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Limited Spaces Open for Lunch with Our Digital Dialogue Speakers!

As part of our Digital Dialogue series, we are able to offer a small number of spaces for graduate students, staff, and faculty to join our speakers for lunch. This is a great opportunity to engage directly with the speakers and discuss their work in a less formal setting. We are now getting ready for our Fall 2014 season and space is limited, so please fill out this form as soon as possible with your information and speaker preferences.

Any questions can be sent to Stephanie Sapienza at sapienza@umd.edu.

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RSVP by this Wednesday, September 17th to join MITH for a Digital Dialogues mixer!

Doing digital scholarly work, or curious about the digital humanities and related digital studies? The Maryland Institute for Technology in the Humanities (MITH) is a digital humanities center located right at the heart of campus in Hornbake Library. During the semester, MITH hosts a signature event series, Digital Dialogues, featuring talks by local and visiting scholars on a wide variety of topics related to the digital humanities. The Fall 2014 season of Digital Dialogues starts soon, but first, to kick things off, MITH would like to hold a pre-launch meet-up for interested students and faculty.

This would be a chance to meet others on campus who are interested in digital scholarly work and share your research interests, as well as to meet MITH staff and see our space.  We especially encourage new graduate students and faculty to attend and give a brief 3-5 minute lightning talk about their research interests—whether you’ve just begun thinking about some topic, or are further along on a project.  These talks can be brief and informal, but you are welcome to share graphics or a presentation if you wish. . . . Continue Reading

MITH Welcomes Amanda Visconti as Winnemore Fellow!

MITH is pleased to announce that we are welcoming Amanda Visconti as the recipient of the 2014-15 Winnemore Digital Humanities Dissertation Fellowship at MITH.  Applications for the fellowship were given careful consideration based on the extent to which new media and digital technologies were an integral part of the research plan and/or the pedagogical methodology being developed.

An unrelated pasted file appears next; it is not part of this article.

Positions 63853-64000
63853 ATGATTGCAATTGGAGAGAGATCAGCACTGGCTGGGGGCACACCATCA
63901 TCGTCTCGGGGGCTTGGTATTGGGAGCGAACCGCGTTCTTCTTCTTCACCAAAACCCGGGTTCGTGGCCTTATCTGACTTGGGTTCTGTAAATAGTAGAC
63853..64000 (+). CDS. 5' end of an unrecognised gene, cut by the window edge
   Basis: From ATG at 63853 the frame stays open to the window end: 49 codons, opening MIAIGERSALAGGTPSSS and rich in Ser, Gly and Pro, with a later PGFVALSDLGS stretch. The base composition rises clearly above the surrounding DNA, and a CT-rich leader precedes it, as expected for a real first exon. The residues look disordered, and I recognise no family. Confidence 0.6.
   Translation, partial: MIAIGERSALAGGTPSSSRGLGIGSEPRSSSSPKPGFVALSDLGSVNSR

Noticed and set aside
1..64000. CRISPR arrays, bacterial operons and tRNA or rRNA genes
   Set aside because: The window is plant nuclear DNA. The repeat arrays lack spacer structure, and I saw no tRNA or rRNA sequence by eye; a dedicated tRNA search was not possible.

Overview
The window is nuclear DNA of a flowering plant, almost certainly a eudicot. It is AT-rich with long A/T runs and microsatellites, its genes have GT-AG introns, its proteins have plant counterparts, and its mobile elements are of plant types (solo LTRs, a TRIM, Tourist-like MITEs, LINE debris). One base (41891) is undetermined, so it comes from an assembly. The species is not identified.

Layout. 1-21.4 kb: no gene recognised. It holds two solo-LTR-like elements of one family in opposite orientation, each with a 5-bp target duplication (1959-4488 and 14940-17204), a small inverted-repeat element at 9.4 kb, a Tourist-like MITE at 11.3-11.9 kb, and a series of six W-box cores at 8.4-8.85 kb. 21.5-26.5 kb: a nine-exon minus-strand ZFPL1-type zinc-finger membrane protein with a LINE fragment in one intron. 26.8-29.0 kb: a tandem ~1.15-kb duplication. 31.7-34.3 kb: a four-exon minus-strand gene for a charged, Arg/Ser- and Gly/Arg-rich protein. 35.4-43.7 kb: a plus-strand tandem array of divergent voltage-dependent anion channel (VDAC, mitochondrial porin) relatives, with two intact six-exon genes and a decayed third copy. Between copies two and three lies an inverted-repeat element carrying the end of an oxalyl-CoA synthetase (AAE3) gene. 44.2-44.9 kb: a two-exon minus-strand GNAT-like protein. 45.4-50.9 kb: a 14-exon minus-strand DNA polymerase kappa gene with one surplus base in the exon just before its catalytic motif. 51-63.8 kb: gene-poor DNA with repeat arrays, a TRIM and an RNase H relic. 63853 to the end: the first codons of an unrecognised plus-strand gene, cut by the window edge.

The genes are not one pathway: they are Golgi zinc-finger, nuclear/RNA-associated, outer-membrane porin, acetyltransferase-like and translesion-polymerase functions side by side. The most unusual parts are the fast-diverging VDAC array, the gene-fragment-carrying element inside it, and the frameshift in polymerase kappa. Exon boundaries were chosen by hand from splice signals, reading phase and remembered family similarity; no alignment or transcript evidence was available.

Amanda is a doctoral candidate in the department of English at the University of Maryland, where her dissertation project ““How Can You Love a Text, If You Don’t Know It?”: Critical Code and Design toward Participatory Digital Editions,” has already attracted the attention of the digital humanities community and the media for its groundbreaking re-conceptualization of the dissertation as a digital product.

Amanda’s connection to MITH is already deep, starting in the summer of 2009 when she spent several months in residence under the auspices of a competitive IMLS-funded program that placed library and information science students as interns at digital humanities centers. Her Michigan thesis represented an early attempt to bridge the gap between information science and textual scholarship, focusing on issues of usability and access in the online William Blake Archive. . . . Continue Reading

Ed Summers joins MITH as Lead Developer!

MITH is delighted to announce that Ed Summers will be joining us as Lead Developer beginning September 2.

For the Lead Developer role, MITH sought a candidate with excellent technical abilities and familiarity with the application domains of humanities research and cultural heritage, both areas in which we found a perfect match in Ed Summers.  With 18 years of software development experience and positions in higher education, government and the private sector, he has worked successfully in collaborative environments with other developers as well designers, administrators, and project stakeholders.